- According to a survey of 3,007 people in the Rennie Marketing database, location, price, proximity to transit, and building amenities are the top four drivers in first time buyer’s purchase decision. Green construction continued to lag in final place even among buyers who don’t own a car. “First time buyers are not philanthropist out to save the planet the day they buy a home,” Rennie noted.
- The burgeoning 25 – 34 age group accounts for 72% of the first-time buyer market.
- Within Metro Vancouver, 43% of 25 – 34s have their name on the title of the property they live in, although in Richmond that number skyrockets to a whopping 69%. In Toronto, only 34% own the home they live in.
- Energy centres like Metrotown, Richmond Centre, Marine Gateway, and the rebirth of Brentwood will continue strong because consumers increasingly want to be on transit or walk to everything.
- Downtown Vancouver remains the “ultimate energy centre.” Demand continues strong. Of 930 condos that completed in 2013, only 130 are left unsold. Projecting to 2016 and beyond, only 1,600 are completions anticipated, 600 are already sold and another 500 are located in hyper-luxury buildings.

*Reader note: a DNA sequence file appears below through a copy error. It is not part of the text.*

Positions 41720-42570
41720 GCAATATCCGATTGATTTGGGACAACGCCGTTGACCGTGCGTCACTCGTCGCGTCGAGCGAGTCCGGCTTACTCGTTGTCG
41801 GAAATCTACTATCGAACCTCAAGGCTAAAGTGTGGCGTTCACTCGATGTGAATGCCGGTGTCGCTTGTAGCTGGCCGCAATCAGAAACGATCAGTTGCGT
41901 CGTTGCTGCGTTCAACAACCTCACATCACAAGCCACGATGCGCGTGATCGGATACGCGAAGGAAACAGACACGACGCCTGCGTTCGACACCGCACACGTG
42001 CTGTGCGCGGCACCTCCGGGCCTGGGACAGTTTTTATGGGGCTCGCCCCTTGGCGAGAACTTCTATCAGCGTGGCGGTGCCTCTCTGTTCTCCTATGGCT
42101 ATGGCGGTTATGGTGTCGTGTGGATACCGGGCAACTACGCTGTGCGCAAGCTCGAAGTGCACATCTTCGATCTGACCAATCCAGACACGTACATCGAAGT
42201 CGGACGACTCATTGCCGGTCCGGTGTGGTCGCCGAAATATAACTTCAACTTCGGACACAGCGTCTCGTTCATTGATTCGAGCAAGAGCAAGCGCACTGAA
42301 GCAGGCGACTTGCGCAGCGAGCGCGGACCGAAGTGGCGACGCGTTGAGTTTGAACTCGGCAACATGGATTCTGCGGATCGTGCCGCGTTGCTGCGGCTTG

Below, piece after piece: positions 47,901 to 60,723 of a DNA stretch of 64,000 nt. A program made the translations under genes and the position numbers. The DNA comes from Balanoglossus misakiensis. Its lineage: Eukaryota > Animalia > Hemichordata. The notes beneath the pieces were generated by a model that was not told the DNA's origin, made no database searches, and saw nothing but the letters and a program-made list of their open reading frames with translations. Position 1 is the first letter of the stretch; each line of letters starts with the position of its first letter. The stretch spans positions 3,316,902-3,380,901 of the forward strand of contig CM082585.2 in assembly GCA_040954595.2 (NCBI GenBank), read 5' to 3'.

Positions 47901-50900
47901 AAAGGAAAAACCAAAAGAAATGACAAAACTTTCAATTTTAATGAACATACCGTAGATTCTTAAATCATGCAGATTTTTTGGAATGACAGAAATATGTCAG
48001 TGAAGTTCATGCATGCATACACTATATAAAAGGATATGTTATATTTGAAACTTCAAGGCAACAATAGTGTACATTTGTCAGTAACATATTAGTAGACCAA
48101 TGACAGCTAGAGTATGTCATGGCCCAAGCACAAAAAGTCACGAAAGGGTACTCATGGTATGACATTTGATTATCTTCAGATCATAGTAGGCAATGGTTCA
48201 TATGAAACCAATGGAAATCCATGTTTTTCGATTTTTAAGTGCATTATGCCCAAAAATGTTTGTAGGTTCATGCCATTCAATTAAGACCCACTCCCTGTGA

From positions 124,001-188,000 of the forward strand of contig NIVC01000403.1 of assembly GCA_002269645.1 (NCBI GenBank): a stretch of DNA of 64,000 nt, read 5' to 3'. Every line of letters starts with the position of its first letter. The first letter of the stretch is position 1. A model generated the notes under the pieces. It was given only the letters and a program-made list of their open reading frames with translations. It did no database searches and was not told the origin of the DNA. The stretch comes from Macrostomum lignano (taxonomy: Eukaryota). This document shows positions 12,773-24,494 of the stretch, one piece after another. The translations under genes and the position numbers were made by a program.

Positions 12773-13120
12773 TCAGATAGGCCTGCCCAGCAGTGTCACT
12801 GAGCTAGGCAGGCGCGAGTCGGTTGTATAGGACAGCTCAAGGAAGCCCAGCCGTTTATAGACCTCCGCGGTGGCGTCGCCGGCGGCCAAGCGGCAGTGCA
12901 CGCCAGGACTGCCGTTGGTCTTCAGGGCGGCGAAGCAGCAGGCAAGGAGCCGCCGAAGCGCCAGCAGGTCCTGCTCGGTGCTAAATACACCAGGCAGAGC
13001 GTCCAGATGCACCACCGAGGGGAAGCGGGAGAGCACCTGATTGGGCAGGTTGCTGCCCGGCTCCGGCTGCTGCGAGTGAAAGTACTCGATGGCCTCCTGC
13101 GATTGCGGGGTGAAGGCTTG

- Vancouver’s 55 to 74-year-old demographic accounts for some $163 billion in homeownership (approximately 284,000 homes), $113.4 billion of it clear title. The over 75 market accounts for another $50 billion.
- In Metro Vancouver, one third of the housing stock now has more bedrooms than people living there — a number that’s risen 26% in the last decade. New housing stock has risen only 17% in the same period.
- A too-often-overlooked stat Rennie said dispels the myth we’re most expensive place on earth: 69% of all home sales are to people who already own, a number that’s remained constant for over 10 years. Space and luxury matters more to these buyers than the built form, and whether their existing home sells for $2.4 million or $1.9 million is of less concern than square footage, luxury, and ability to walk to coffee, groceries and amenities.
As in previous years, he also suggested removing the upper 20% when calculating average housing costs yields a more accurate snapshot of the Metro Vancouver market because it is more reflective of the buyer who relies on local income.
This adjustment sees the average cost of a single-family home drop from $998,000 to $670,000. With a 25% down payment, this price would require a combined household income of $60,000 to achieve a mortgage. In the condo market, the average price falls from $442,000 to $313,000. Again with a 25% down payment, achieving a mortgage would require only $30,000 of household income.